Argentina Safe for Journalists, Says Cabinet Chief After Damian Pachter Flees to Israel

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Argentine prosecutor Alberto Nisman speaks during a meeting with journalists at his office in Buenos Aires in this May 29, 2013 file photo.Credit: Reuters

REUTERS – Argentina's cabinet chief on Monday said journalists could work safely in the country, after Damian Pachter – the reporter who broke the news of the mysterious death of state prosecutor Alberto Nisman – fled to Israel, saying he feared for his life under the current government.

"In Argentina there is total security for all journalists for them to carry out their profession in the name of freedom of expression," Argentine cabinet chief Jorge Capitanich told a regular news conference.

"For sure, there are strong tensions in terms of opinions ... but with the most absolute freedom of expression, and there is no type of obstacle for any reporter to express whatever he thinks."

On January 18, Pachter was the first to report that prosecutor Nisman, who was investigating the deadly 1994 bombing of a Jewish community center in Buenos Aires, had been found dead in his apartment from a gunshot wound to the head.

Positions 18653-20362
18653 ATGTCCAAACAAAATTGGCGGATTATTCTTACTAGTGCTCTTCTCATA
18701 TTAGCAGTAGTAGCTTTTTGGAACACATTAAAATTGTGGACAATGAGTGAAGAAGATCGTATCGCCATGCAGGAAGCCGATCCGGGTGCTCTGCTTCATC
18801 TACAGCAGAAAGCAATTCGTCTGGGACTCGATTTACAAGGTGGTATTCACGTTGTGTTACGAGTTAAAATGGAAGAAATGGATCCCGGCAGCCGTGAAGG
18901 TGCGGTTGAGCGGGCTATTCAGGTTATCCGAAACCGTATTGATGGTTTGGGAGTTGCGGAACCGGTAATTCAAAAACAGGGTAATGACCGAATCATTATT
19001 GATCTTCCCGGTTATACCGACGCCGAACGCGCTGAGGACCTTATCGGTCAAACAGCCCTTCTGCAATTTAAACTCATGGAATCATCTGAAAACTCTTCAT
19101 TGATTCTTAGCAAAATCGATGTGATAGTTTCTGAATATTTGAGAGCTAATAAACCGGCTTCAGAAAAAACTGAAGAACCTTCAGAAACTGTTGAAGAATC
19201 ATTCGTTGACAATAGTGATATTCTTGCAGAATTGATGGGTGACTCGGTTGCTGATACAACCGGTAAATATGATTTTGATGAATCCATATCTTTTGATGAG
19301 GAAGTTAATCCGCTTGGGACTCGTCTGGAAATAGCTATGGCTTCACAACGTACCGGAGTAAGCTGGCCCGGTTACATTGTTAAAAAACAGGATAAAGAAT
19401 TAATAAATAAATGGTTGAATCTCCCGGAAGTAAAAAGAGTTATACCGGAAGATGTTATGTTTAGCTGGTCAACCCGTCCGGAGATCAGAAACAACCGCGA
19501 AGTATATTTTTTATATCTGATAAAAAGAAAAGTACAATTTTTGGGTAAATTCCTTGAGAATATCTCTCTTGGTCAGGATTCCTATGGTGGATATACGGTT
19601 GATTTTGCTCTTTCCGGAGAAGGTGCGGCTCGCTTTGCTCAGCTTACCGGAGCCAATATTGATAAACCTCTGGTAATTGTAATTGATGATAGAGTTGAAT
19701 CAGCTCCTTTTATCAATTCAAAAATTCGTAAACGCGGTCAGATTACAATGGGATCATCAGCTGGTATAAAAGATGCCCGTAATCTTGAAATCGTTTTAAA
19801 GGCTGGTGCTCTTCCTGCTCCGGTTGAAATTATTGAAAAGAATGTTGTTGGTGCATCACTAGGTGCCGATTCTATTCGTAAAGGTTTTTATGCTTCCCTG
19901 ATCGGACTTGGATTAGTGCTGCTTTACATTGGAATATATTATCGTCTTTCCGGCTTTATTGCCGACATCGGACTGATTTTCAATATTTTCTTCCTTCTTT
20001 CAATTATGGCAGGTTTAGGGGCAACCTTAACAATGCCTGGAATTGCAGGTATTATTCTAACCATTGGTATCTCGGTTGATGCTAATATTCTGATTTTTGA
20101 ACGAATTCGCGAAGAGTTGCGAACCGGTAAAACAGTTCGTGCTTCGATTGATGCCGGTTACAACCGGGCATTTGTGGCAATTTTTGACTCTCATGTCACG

The death of Nisman the day before he was to testify in Congress about his findings has rocked Argentina, sparking various conspiracy theories.

The flight of Pachter, who said his phones were tapped and he was being followed, is the latest twist in the tale.

Pachter told website Infobae that he was leaving "because my life is in danger."

"I'm going to come back to this country when my sources tell me the conditions have changed. I don't think that will be during this government."

On Sunday, he wrote in Haaretz that he thought he had been followed last week by an Argentine intelligence officer and had a photo of the man.

Capitanich said Pachter should publish the photo "to see if it is or not is an agent of intelligence."

Nisman was found dead late on January 18, a gunshot wound to his head and a 22-caliber pistol by his side, along with a single shell casing.

He had been scheduled to appear before Congress the following day, to answer questions about his allegation that President Cristina Fernandez conspired to derail his investigation of the attack.

The authorities originally said evidence suggested the prosecutor had killed himself, but Fernandez later said the death was not a suicide.

She did not say who killed him, and no one has been arrested. Social media was abuzz with conspiracy theories, some pointing at Fernandez and her government.

The government says it now suspects rogue agents from its own intelligence services.

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